"They dreamed of freedom birds. At night, on guard, staring into the dark, they were carried away by jumbo jets. They felt the rush of takeoff. Gone! They yelled. (286). "Freedom bird" an appropriate term for the jumbo jets that take the soldiers from their tour because it gives them the freedom from what has been holding them back. Throughout the story, First Lieutenant Jimmy Cross has his mind everywhere but on his infantry he is supposed to be leading on the tour. The story shows how even the smallest memory, letter, or picture can draw anyone from reality. It shows several men\'s struggle to overcome their predisposed conscience and deal with reality.
It has become one of the most common occurrences in any war. Grandfathers, uncles, and even brothers have told how they would recall as they were fighting, they themselves carried the unnecessary on a tour. The seemingly innocent picture, the numerous letters sent, and even thoughts of what it was like to be home, all of a loved one is now shown to have an impact. As seen with Jimmy Cross, some men even went to a profound obsession. As mentioned early in the work, Jimmy Cross carries letters and two pictures from a friend named Martha. The story tells how "he would dig his foxhole, wash his hands under a canteen, unwrap the letters and photos, hold them with the tips of his fingers, and spend the last hour of light pretending, he would imagine romantic camping trips…" (275). One picture is a black and white picture of Martha standing against a brick wall. It is told how Martha has an apparent neutral look to her, and Cross can\'t help but notice the shadow of the person taking the picture. Cross knows she has boyfriends, knows she is closer to men other than himself. The other picture that Cross has is one of Martha clipped from a yearbook. It is a shot of Martha playing volleyball for her school. In the picture, Martha is "bent horizontal to the floor, reaching, the palms of her hands in sharp focus…the expression on her face taut and competitive" (276). The usual glance at a picture isn\'t enough for this man. It becomes an obsession for him to do this every night, sometimes he "licks the envelopes knowing that her tongue touched the paper" (275).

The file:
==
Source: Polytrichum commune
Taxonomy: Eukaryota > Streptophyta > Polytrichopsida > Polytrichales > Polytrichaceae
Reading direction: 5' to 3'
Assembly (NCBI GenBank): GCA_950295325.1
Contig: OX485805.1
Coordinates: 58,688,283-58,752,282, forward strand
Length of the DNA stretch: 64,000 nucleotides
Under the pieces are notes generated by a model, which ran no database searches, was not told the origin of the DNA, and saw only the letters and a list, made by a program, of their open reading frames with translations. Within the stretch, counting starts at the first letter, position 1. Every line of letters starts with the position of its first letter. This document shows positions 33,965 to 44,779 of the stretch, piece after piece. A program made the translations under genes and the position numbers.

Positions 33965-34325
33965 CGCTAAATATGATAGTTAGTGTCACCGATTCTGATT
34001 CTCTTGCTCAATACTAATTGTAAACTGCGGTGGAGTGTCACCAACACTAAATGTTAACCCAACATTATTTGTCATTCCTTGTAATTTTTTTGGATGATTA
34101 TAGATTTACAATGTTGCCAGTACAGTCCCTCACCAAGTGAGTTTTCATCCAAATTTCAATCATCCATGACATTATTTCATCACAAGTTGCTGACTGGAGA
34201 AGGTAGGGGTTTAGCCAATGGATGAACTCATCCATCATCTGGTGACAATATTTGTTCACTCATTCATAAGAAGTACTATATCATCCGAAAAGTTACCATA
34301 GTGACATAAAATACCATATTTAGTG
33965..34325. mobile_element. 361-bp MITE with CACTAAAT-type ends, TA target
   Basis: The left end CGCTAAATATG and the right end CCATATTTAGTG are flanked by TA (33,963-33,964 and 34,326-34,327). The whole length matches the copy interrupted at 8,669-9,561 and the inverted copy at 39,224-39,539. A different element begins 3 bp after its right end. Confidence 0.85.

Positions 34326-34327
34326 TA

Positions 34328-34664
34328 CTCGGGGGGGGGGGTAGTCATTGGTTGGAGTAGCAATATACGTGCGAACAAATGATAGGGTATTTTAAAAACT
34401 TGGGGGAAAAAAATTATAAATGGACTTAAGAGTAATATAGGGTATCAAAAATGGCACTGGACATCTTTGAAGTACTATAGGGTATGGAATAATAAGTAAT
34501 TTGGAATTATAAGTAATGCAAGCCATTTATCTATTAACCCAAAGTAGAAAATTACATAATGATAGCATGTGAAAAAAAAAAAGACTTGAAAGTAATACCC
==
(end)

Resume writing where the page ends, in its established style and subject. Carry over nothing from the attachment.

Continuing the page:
O\'Brien gives the impression that Cross has the deepest thoughts for Martha throughout the story. He mentions on numerous occasions that Cross is thinking about her, and imagining being with her. Cross remembers back to when he touched her knee in a theater, but pulling it away when he felt uncomfortable when Martha gives m a certain look. When Cross receives the stone that Martha picked up on the Jersey shore, he daydreams that he "wondered how…the Jersey shore line was when Martha saw the pebble and bent down to pick it up…imagining her bare feet" (278). In the letter that accompanied the pebble, Martha mentions that she picked up the pebble from where the water and the land meet where it has a "separate but together quality" (278).
Cross is not the only man who carries strange objects to deal with the war and the absence of home. One guy in the infantry carries not only his normal gear and necessities is Ted Lavender. He carries "six or seven ounces of premium dope…and tranquilizers" (276). The story depicts Lavender as the type of person who is always taking some form of drug in order to deal with the war. Lavender\'s fate is met when he "pops off a tranquilizer and goes off to pee" then he "was shot in the head on the way back of the head on his way back from peeing" (280). Kiowa, another member of the infantry, carries not only hatchet with which he cuts off a thumb of an enemy. Harry Dobbins carried his girlfriend\'s panties around his neck, and Dave Jansen carried ear plugs.
Throughout the story, Cross\' thoughts switch back and forth between real life, daydreams, and thoughts of Martha. The story starts out telling of who Martha is, how he feels for her, and what he would do for her. Next, the tone moves to